How Traction Control Works

Modern EFI system are always offering us advanced new features to improve the performance of our cars and it’s getting easier than ever to go faster with safety. One technology that is critical if you have a powerful car and don’t want to end up all crossed up like our Toyota 86 pictured, is traction control. 

Traction control works by monitoring the wheel speeds of the driven and undriven wheels. When the car begins to wheel spin, the driven wheel speed will be higher than the undriven wheel speed and the ECU can look at the difference and calculate the percentage of slip. Contrary to what most people would think, if we want maximum acceleration a small amount of slip is actually desirable and maximum acceleration is achieved with somewhere around 10% wheel slip.

A common way of implementing traction control is by the ECU targeting a certain slip percent and then using a PID control algorithm to adjust ignition retard, ignition cut, throttle position or sometimes all three to achieve the target. This can be extremely effective when tuned right, however getting the control strategy perfect is time consuming. One function that every ECU manufacturer has spent a lot of time optimising however is an effective rev limit so let’s look at how the Motec M1 implements a rev limit to control wheel slip.  

If the ECU knows what the undriven wheel speed is as well as the gear ratio, final drive ratio and rolling diameter of the wheels, it can calculate what the theoretical engine rpm should be to achieve a certain road speed. This would be the engine rpm with no wheel spin. Once the ECU knows what the rpm should be, it can introduce an engine rev limit slightly above this level that will target the desired level of slip - For example let’s say the ‘zero slip’ rpm is 4000. If we set the traction rev limit to 4400 rpm at this point, it will allow a 10% slip.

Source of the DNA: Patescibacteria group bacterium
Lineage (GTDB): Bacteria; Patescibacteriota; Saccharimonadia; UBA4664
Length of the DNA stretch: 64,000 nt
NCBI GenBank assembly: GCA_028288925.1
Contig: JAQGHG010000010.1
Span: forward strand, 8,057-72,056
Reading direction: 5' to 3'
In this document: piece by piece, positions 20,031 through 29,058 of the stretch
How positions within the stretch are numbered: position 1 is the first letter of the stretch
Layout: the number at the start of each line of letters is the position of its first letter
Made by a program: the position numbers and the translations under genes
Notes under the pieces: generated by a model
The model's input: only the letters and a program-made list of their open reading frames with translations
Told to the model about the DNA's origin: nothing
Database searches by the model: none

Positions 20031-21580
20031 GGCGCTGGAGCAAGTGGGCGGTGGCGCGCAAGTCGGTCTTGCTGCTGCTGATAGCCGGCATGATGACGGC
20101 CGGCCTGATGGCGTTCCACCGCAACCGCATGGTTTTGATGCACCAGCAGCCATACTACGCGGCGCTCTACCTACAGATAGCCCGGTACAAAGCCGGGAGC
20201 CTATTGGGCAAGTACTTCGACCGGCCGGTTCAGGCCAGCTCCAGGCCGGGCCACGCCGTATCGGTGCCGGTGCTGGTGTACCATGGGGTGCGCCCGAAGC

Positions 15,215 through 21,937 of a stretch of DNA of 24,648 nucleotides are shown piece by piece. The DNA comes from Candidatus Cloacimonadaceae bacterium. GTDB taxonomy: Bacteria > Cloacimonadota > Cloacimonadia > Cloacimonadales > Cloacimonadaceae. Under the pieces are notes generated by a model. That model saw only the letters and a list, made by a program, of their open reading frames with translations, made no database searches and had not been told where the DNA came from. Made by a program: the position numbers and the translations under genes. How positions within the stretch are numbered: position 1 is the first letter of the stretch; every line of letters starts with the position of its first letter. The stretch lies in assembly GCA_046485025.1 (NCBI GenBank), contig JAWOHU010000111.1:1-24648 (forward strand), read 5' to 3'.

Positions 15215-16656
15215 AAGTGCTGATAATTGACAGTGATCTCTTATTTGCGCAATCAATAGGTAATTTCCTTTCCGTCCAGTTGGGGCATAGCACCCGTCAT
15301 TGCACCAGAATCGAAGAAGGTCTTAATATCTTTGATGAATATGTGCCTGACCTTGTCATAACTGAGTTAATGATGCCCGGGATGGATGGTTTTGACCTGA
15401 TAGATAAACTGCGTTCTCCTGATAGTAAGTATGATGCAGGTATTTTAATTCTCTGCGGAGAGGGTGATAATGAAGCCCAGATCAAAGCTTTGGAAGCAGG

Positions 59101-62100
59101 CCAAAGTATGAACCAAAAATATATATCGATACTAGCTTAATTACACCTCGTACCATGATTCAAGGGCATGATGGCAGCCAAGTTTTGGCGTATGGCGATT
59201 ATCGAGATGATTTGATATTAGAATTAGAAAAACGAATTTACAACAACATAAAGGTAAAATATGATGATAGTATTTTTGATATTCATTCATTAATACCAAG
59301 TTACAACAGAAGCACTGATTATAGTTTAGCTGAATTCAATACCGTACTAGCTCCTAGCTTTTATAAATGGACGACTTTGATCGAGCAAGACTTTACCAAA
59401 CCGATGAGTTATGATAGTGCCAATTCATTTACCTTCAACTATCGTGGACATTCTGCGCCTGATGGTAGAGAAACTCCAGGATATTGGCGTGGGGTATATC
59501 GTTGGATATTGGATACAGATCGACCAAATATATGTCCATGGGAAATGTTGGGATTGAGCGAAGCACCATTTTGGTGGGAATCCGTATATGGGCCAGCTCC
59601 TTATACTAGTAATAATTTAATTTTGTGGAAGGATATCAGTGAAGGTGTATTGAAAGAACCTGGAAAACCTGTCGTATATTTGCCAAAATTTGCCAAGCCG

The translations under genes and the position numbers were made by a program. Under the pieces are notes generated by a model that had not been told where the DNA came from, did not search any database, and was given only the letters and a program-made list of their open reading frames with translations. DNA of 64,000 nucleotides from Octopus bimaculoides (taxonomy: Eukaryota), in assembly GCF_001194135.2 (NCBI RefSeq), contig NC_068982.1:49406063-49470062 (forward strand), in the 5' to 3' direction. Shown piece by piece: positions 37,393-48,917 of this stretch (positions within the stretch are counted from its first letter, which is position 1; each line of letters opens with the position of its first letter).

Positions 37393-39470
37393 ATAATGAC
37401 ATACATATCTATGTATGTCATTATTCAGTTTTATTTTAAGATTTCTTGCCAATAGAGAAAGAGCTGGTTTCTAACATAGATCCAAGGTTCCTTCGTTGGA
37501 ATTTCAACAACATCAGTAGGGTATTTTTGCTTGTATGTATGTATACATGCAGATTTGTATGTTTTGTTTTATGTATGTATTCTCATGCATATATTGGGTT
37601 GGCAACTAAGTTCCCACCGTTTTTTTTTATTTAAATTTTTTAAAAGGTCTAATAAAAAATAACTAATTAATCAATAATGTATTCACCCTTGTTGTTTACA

traction control big

The data log shows acceleration through second gear in our turbocharged Toyota 86 test vehicle on a wet road. Normally this would result in uncontrolled wheel spin and very little acceleration. In the data log, the light blue line is the actual engine rpm, while the dark blue line is the traction control rev limit. You can see as the driver hits full throttle, the engine rpm constantly bounces up to the traction control limit but never exceeds it. The green line shows the throttle position is wide open through the entire test. 

The last group in the log shows the ignition cut being applied by the MoTeC M1 ECU. Each time the ignition is cut to reduce engine power, the ignition output cut count increments.

We are about to start shooting our new ‘Advanced Functions’ course which will detail how functions such as traction control, launch control, antilag and gear shift control work. The initial release will also include worked examples on the Motec M1 platform to give you a step by step approach that explains how each function works, how to configure it and finally how to correctly tune it. 

If this sounds like you, join up to HPA as a Bronze member (it’s free) and we will let you know when the new course is ready. 

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